It should not matter to whom or on what the oath is taken to those who are not taking the oath. Those details really should only matter to the oathtaker. What others should be concerned with is whether the oathtaker does hold that person or object is sacred. Personally, I would have no problem with a Jewish person choosing to take an oath on the Torah, a Muslim choosing the Koran, or even an atheist choosing the Constitution itself. The value of an oath should not be measured based on the value a document or deity has to a second party but on the value of that document or deity to the oathtaker. If this were not the case, why would oaths sworn on a person’s mother’s or father’s grave be given value by anyone who was not swearing such an oath? The memory of others’ parents frequently has inconsequential value to us. We give these oaths value because we assume the memory of one’s parents is something one would not wish to dishonor.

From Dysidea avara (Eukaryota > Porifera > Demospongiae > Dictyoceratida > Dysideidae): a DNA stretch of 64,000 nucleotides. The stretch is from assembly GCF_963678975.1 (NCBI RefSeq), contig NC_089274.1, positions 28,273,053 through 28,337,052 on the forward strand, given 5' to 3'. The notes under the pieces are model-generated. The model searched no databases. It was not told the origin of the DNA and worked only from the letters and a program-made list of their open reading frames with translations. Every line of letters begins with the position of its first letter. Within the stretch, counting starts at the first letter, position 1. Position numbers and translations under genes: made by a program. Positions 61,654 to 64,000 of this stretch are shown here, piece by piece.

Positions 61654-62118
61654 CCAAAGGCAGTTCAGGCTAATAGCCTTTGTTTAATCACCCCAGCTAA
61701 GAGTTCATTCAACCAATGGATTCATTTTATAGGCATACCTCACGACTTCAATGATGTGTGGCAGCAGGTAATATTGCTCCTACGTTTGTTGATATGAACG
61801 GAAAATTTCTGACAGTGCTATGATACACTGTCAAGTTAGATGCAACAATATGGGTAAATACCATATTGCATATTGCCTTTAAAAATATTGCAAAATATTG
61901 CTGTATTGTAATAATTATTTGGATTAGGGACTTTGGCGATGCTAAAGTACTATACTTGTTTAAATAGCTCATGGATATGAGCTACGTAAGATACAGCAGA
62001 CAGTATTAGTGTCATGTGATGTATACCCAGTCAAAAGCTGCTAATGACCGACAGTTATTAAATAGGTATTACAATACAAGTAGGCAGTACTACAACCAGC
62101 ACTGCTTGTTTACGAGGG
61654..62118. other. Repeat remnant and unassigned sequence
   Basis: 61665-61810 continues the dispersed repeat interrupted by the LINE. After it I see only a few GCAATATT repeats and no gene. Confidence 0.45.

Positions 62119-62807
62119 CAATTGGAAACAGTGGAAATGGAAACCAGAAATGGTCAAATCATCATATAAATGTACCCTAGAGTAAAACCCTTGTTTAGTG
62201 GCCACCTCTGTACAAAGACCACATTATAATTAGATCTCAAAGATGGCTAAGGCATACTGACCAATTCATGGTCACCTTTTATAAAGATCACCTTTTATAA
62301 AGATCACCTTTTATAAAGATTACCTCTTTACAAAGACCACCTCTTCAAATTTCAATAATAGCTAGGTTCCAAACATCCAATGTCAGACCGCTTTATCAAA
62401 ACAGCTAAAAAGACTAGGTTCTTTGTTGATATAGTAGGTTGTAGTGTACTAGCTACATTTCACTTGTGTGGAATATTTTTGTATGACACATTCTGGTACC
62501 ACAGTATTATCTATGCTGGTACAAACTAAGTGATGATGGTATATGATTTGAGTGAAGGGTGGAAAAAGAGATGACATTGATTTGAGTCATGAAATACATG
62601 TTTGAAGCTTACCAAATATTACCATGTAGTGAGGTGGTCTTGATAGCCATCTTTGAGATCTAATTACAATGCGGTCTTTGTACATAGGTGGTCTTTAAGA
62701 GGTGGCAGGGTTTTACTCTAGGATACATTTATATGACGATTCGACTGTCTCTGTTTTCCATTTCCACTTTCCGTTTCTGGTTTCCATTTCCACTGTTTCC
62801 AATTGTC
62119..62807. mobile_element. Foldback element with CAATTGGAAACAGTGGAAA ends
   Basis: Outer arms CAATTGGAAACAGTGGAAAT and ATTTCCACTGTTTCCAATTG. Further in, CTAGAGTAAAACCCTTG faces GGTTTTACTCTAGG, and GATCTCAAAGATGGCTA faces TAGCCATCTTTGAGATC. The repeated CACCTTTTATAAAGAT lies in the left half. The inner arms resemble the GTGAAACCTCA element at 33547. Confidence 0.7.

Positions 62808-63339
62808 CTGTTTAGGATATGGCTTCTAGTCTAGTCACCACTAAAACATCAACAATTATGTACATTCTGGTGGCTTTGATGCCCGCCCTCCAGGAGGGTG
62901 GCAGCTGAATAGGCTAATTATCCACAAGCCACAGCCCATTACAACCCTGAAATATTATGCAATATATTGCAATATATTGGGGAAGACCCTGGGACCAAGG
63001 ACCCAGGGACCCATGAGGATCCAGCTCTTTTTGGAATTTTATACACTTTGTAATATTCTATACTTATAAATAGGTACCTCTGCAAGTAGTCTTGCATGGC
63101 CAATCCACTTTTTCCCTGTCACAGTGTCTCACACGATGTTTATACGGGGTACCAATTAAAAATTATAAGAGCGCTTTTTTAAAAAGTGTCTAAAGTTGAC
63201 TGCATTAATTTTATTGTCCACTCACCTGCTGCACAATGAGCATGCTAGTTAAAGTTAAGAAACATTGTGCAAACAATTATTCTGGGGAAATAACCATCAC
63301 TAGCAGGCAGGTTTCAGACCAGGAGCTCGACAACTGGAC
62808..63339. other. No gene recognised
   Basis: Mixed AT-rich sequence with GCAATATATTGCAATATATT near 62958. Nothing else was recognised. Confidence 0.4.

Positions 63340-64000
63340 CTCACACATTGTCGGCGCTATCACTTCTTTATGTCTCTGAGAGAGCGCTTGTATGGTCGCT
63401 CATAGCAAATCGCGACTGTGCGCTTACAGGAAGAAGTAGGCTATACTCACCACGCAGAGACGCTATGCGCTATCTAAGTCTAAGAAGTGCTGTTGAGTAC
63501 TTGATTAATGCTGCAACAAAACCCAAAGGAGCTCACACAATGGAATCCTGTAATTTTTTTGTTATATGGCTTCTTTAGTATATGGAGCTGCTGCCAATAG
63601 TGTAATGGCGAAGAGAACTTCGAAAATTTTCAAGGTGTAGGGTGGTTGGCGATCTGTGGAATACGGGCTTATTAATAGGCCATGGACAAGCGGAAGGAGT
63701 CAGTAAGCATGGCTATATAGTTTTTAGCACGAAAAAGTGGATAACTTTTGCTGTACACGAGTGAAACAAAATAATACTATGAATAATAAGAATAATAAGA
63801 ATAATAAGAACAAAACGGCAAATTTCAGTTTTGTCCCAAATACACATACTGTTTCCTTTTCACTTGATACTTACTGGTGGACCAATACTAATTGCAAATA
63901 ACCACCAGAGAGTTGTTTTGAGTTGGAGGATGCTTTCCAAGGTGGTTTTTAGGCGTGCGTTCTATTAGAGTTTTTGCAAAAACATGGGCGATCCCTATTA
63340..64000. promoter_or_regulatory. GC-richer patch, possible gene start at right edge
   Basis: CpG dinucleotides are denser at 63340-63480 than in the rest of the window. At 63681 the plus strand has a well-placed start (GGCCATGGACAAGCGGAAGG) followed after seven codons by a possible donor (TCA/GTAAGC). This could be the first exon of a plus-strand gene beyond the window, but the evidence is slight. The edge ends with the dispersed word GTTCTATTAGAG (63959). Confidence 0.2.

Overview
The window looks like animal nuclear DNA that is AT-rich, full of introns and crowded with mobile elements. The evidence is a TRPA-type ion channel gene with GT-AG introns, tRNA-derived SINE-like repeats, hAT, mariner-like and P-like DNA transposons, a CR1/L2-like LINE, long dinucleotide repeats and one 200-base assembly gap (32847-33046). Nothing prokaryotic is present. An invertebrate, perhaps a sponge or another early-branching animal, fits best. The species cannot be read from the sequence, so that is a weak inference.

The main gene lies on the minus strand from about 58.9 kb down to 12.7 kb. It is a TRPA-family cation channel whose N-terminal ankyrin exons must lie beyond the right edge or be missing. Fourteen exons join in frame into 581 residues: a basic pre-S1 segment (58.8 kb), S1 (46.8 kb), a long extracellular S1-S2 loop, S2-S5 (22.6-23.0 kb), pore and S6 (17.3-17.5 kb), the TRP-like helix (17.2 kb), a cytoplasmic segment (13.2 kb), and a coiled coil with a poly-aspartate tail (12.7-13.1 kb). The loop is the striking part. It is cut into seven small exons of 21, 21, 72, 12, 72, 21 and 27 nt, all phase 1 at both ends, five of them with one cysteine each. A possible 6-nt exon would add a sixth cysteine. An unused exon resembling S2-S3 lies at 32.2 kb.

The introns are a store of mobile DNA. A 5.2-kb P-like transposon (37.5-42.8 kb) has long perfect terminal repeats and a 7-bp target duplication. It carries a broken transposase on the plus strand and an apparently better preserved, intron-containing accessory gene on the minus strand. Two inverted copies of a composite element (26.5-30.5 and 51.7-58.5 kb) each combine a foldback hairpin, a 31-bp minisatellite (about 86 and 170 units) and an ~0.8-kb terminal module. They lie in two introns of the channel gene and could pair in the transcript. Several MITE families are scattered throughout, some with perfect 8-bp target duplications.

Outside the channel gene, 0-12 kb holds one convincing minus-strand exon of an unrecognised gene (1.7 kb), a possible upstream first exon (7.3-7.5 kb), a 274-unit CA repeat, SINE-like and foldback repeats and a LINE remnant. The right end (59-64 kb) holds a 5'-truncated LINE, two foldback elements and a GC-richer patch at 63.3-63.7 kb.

What I do object to in this case is that this organization is goading a professed Christian (I will not deal in suspicion and the like) into forsaking a choice that ought to be open to him and everyone, encouraging him to relieve himself of the burdens of religion and taking on the mantle of the nonreligious regardless of his own personal religious beliefs. It always seems that organizations such as these demand believers tolerate non-believers while also displaying their own intolerance of believers.

  • J. H. M. Ortiz

    By Googling “presidential oath of office”, I’ve just read with interest most of an apparently informative Wikipedia article that goes briefly into the history of the phrase under discussion here, and of the use of a bible or other book.